Postoperative management

A. Monitoring of blood glucose must continue postoperatively.

Oral Hypoglycemia Agents

Drug

Onset

Peak

Duration

(hrs)

(hrs)

(hrs)

Sulfonylurea

Tolbutamide

0.5-1

1-3

6-24

Glipizide

0.25-0.5

1-2

12-24

Glipizide XL

1-4

6-12

24-48

Acetoheximide

1-2

8-10

12-24

Tolazamide

4-6

4-6

10-24

Glyburide

0.25-1

1-3

12-24

Chlorpropamide

1-2

3-6

24

Thiazolidinedione

Pioglitazone

1

24

Biguanide

Glucophage

1

8-12

Meglitinide

Repaglinide

0.25

6-7

D-Phenylalanine

Derivative

0.25

3-4

Netaglinide

Insulin Agents

Drug

Onset

Peak

Duration

(hrs)

(hrs)

(hrs)

Short-Acting

Lispro

5-15 min

1

4-5

Regular

0.5-1

2-3

5-7

Actrapid

0.25-0.5

1-3

5-7

Velosulin

0.25-0.5

1-3

5-7

Semilente

0.5-1

4-7

18-24

Semitard

0.5-1

4-6

12-16

Intermediate-

Acting

1-2.5

8-12

18-24

Lente

1-2.5

8-12

18-24

Lentard

1-1.5

4-12

18-24

NPH

Long-Acting

Ultralente

4-8

16-18

36

Ultratard

4-8

12-18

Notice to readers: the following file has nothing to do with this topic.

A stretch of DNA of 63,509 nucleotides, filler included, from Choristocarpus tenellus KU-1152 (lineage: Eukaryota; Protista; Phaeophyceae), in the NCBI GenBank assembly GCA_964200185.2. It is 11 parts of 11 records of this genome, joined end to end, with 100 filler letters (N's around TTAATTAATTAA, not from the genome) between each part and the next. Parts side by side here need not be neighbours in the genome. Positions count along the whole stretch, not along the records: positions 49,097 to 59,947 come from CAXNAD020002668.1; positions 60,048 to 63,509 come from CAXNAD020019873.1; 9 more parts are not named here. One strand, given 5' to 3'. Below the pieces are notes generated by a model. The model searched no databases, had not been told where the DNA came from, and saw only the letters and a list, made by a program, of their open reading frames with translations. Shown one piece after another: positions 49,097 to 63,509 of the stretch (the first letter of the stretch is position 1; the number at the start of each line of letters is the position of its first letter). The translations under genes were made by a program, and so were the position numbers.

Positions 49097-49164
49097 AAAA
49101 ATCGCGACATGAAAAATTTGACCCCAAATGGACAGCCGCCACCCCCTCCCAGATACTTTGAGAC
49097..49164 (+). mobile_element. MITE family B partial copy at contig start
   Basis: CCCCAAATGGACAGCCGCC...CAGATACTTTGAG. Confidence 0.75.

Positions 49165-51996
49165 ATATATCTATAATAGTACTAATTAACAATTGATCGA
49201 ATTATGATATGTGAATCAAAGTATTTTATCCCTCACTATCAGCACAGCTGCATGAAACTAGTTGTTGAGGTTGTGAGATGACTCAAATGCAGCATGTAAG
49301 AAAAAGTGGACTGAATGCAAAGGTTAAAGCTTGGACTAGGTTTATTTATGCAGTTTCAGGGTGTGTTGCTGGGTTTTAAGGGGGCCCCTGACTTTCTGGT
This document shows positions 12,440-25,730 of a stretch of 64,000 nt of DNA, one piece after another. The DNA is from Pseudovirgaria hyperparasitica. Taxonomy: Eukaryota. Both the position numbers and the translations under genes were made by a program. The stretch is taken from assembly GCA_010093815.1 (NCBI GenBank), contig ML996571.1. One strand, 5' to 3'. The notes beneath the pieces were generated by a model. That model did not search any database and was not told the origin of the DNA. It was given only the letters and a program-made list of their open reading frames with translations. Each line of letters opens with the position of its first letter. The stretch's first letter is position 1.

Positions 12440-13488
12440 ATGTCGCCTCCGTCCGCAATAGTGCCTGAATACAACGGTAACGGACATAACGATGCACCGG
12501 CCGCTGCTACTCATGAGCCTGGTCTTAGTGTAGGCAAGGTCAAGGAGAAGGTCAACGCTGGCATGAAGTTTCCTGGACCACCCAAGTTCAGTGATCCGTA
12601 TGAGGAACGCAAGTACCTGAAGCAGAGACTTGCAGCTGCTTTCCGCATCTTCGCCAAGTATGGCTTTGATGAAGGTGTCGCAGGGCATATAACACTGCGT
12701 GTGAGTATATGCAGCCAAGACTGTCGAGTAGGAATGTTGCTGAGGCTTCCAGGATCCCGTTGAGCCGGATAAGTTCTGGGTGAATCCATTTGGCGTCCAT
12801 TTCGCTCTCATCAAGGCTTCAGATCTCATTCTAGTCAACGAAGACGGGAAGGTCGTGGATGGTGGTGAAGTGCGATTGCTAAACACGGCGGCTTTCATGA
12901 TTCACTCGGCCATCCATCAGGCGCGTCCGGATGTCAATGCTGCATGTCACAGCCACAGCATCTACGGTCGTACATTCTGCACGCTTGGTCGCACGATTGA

36

PZI

4-8

14-24

36

Glargine

1-2

(none)

24

Pheochromocytoma (catecholamine excess)

1. Definition: catechol-secreting tumors usually located in an adrenal gland. Most pheochromocytomas produce both norepinephrine and epinephrine. Endogenous catecholamine levels should return to normal levels within 1-3 days after successful removal of the tumor. Overall mortality: 0-6%.

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Diabetes 2

Diabetes 2

Diabetes is a disease that affects the way your body uses food. Normally, your body converts sugars, starches and other foods into a form of sugar called glucose. Your body uses glucose for fuel. The cells receive the glucose through the bloodstream. They then use insulin a hormone made by the pancreas to absorb the glucose, convert it into energy, and either use it or store it for later use. Learn more...

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